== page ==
Bisexuality in Autoboyography | BOOK REVIEW

Autoboyography by Christina Lauren

5 Star Rating System 4 stars

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Genre: Contemporary, Young Adult
Author: Christina Lauren
Published: September 2017
Publisher: Simon & Schuster
Pages: 410 {paperback}

Review on Goodreads


Initial Thoughts upon Finishing

This book is such an emotional read and so good. It paled slightly for me because I read it so soon after What If It’s Us but that’s okay. I really enjoyed how the aspect of religion, particularly Mormon in this case, spiced up the complications of this love story and made a happy ending seem almost impossible. This feels like a story that’s going to stick with me.


Autoboygraphy

This book somehow wasn’t actually what I’d been anticipating. I thought the challenges were going to come from a different angle. The book follows Tanner, a bisexual male who grew up in a very accepting part of LA. Moving for his mum’s work, he ends up in a small, heavily Mormon town in Utah.

The story is his journey in being re-closeted as his parents, who are the most wonderfully accepting and outwardly supporting fictional parents of their LBGT+ son, fear that as the town is so Mormon it wouldn’t be safe or easy for him to be open about his sexuality.

Of course, a spanner is thrown in his works when he meets Sebastian. Sebastian is the son of a Mormon bishop who is very devout. We agonisingly follow them through the story as they work out their feelings for each other, whether they’re allowed to have them and how they could ever be together.


Religion

The most interesting and unique thing about this book has to be the religious elements. It was such a tricky topic to tackle as being ‘actively’ gay as a Mormon was a one-way ticket to being cast out of society. The book looks at the extreme internal conflict this causes for Sebastian who can’t change who he is but knows that if he told his parents the truth they would not accept him. And there can be fewer things harsher than that.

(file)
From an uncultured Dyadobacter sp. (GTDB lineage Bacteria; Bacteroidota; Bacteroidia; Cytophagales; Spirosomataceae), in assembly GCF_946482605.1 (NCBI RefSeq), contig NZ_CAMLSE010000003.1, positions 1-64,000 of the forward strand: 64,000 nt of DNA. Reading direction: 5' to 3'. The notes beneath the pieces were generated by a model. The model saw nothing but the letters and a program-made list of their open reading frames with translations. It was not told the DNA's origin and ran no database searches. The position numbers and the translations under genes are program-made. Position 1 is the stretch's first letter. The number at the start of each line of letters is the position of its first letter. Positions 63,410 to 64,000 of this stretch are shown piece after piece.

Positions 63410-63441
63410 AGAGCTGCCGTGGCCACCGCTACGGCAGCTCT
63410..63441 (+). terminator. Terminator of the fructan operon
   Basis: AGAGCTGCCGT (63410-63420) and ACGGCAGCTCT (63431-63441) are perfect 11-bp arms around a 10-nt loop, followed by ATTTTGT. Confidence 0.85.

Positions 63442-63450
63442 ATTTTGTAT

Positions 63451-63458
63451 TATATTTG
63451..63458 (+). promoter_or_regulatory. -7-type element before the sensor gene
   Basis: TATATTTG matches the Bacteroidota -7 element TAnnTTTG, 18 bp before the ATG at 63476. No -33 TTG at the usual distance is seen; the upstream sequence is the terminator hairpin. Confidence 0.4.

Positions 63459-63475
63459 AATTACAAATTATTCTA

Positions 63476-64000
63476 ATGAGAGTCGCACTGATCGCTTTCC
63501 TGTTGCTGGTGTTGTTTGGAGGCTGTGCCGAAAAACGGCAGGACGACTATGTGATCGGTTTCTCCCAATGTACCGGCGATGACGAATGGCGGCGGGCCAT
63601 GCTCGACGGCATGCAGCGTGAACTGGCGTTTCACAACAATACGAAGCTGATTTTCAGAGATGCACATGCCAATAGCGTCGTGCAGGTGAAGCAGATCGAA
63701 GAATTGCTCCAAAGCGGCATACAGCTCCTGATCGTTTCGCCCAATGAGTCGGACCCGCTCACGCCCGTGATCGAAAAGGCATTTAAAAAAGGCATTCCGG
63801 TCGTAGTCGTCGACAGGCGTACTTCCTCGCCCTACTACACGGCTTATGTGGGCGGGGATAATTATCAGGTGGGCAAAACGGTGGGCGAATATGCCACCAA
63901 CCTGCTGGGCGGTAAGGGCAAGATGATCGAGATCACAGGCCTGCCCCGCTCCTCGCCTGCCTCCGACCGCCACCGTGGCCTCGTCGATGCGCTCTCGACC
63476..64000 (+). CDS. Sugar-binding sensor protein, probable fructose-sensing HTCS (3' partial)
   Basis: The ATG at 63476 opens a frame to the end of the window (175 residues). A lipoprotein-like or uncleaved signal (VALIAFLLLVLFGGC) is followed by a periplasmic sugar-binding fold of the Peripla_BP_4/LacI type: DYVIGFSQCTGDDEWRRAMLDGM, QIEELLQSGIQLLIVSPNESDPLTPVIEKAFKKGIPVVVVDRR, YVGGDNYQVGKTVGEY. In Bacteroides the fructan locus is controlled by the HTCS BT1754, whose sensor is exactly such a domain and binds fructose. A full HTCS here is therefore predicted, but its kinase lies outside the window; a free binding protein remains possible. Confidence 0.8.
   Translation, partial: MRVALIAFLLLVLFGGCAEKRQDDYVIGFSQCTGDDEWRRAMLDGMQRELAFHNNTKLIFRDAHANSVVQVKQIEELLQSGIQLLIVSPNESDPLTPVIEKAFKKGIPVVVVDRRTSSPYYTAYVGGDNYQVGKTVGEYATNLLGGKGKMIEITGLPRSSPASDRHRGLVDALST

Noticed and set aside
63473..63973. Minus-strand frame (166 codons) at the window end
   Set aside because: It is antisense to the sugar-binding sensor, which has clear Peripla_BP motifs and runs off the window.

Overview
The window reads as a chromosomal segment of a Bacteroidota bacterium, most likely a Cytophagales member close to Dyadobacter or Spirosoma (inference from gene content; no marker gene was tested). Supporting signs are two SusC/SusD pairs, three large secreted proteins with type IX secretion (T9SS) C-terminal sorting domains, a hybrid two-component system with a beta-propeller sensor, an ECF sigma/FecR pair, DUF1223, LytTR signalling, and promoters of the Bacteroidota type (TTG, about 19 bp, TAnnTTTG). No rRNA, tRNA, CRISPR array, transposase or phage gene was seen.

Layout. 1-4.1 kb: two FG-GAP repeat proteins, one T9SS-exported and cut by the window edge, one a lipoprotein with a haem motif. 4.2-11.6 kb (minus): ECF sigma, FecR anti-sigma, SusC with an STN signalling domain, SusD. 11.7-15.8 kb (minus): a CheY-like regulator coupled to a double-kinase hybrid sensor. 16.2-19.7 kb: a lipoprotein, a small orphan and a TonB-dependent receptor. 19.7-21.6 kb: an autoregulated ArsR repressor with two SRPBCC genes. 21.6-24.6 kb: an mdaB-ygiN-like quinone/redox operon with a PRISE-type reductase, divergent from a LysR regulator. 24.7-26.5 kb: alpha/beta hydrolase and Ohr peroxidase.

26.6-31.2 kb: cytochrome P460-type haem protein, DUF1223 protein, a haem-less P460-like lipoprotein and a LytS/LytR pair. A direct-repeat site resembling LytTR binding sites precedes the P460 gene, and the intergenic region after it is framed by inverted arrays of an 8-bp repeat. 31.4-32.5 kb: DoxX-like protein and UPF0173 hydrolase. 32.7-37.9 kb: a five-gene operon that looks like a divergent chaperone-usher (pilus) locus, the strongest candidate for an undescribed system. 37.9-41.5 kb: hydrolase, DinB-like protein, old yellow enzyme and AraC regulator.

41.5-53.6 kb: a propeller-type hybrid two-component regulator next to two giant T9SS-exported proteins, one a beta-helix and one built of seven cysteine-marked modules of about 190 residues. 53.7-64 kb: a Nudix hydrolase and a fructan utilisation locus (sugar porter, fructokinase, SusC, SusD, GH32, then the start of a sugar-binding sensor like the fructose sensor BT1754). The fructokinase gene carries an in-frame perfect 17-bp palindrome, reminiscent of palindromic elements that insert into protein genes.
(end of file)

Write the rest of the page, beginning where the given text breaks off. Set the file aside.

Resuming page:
What I like about this book though was that the religious aspects weren’t centre stage in a way that would put you off reading if you’re not one for any praying in your fiction, but also that whilst the negative aspects of Mormon belief was addressed, there was plenty of time for Tanner to research the good aspects and present those to the reader. I liked this because it wasn’t vilifying religious beliefs but appropriately pointing out the problems with them in today’s society.

Obviously, that simply meant I spent so much of this book just being so ANGRY for Sebastian that he felt so trapped.


The Characters

Tanner was beautiful. He reminded me a lot of Simon from Simon vs. the Homo Sapiens Agenda with the way he thought and handled situations. I loved how obsessive he became with writing his novel and his blatant disregard for needing to produce something he could actually submit for his writing class so that he wouldn’t fail.

I think one of the most interesting things about Tanner was the fact that it changed the way this LGBT+ novel got across its message. Instead of the usual where the MC is going through a mountain’s worth of internal reflection to work out where they fit in the world, Tanner is already comfortable in his own skin and knows he’s loved. So it’s him who is encouraging, supporting and showing the way to Sebastian. There are not that many books out there that have a confident queer character who’s leading the story and showing others that it’s okay to be them.

Sebastian was a wonderfully conflicted character. He will break your heart over and over again in his attempts to work out who he is and how he fits into the world. I loved his dry sense of humour and the way he teases Tanner. But it was really hard to follow him as he tries so hard to not be who he is. You just want to shake him and tell him to own it . . . but of course, it’s not that simple for him.

August, Tanner’s best friend, was another solid character. I liked the added element of there being that undercurrent of questioning between the two of them. I couldn’t decide if I really thought it brought anything to the story, however. I *think* it does but on the whole, she was just a wicked best friend who I kinda wanted there to be more time dedicated to.


Summary

I would highly recommend reading this book when you’re in the mood of a solid contemporary that’s dealing with a familiar LGBT+ coming out story but in a different light. Tanner has fast become a favourite contemporary character of mine – he will definitely be on lists for me with Simon (Simon vs) and Arthur (What If It’s Us).


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Happy Reading

~~ Kirstie ~~

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